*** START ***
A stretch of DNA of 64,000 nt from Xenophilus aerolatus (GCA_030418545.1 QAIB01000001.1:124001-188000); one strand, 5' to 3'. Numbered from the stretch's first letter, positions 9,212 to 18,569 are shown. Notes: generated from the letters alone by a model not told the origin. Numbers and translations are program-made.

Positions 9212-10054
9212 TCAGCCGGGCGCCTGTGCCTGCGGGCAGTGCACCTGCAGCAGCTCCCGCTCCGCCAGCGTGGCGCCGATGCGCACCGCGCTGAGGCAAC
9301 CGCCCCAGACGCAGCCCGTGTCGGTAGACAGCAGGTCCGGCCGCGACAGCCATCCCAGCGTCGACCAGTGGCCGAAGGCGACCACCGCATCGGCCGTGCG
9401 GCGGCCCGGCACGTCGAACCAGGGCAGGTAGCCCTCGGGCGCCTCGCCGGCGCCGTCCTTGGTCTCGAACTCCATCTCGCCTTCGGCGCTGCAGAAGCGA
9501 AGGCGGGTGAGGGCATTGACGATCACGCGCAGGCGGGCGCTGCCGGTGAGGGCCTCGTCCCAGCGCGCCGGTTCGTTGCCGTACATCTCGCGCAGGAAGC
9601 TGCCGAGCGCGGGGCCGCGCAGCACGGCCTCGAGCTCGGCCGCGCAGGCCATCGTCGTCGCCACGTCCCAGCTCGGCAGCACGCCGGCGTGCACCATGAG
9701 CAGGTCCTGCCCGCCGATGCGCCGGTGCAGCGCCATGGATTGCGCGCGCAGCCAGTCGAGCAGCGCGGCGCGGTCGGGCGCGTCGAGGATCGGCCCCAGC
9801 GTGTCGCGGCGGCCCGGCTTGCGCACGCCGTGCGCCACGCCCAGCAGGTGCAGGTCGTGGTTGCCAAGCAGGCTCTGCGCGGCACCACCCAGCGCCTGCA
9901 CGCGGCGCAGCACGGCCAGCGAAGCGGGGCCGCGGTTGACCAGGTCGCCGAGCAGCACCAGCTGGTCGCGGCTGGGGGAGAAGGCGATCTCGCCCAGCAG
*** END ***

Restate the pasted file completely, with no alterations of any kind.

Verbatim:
A stretch of DNA of 64,000 nt from Xenophilus aerolatus (GCA_030418545.1 QAIB01000001.1:124001-188000); one strand, 5' to 3'. Numbered from the stretch's first letter, positions 9,212 to 18,569 are shown. Notes: generated from the letters alone by a model not told the origin. Numbers and translations are program-made.

Positions 9212-10054
9212 TCAGCCGGGCGCCTGTGCCTGCGGGCAGTGCACCTGCAGCAGCTCCCGCTCCGCCAGCGTGGCGCCGATGCGCACCGCGCTGAGGCAAC
9301 CGCCCCAGACGCAGCCCGTGTCGGTAGACAGCAGGTCCGGCCGCGACAGCCATCCCAGCGTCGACCAGTGGCCGAAGGCGACCACCGCATCGGCCGTGCG
9401 GCGGCCCGGCACGTCGAACCAGGGCAGGTAGCCCTCGGGCGCCTCGCCGGCGCCGTCCTTGGTCTCGAACTCCATCTCGCCTTCGGCGCTGCAGAAGCGA
9501 AGGCGGGTGAGGGCATTGACGATCACGCGCAGGCGGGCGCTGCCGGTGAGGGCCTCGTCCCAGCGCGCCGGTTCGTTGCCGTACATCTCGCGCAGGAAGC
9601 TGCCGAGCGCGGGGCCGCGCAGCACGGCCTCGAGCTCGGCCGCGCAGGCCATCGTCGTCGCCACGTCCCAGCTCGGCAGCACGCCGGCGTGCACCATGAG
9701 CAGGTCCTGCCCGCCGATGCGCCGGTGCAGCGCCATGGATTGCGCGCGCAGCCAGTCGAGCAGCGCGGCGCGGTCGGGCGCGTCGAGGATCGGCCCCAGC
9801 GTGTCGCGGCGGCCCGGCTTGCGCACGCCGTGCGCCACGCCCAGCAGGTGCAGGTCGTGGTTGCCAAGCAGGCTCTGCGCGGCACCACCCAGCGCCTGCA
9901 CGCGGCGCAGCACGGCCAGCGAAGCGGGGCCGCGGTTGACCAGGTCGCCGAGCAGCACCAGCTGGTCGCGGCTGGGGGAGAAGGCGATCTCGCCCAGCAG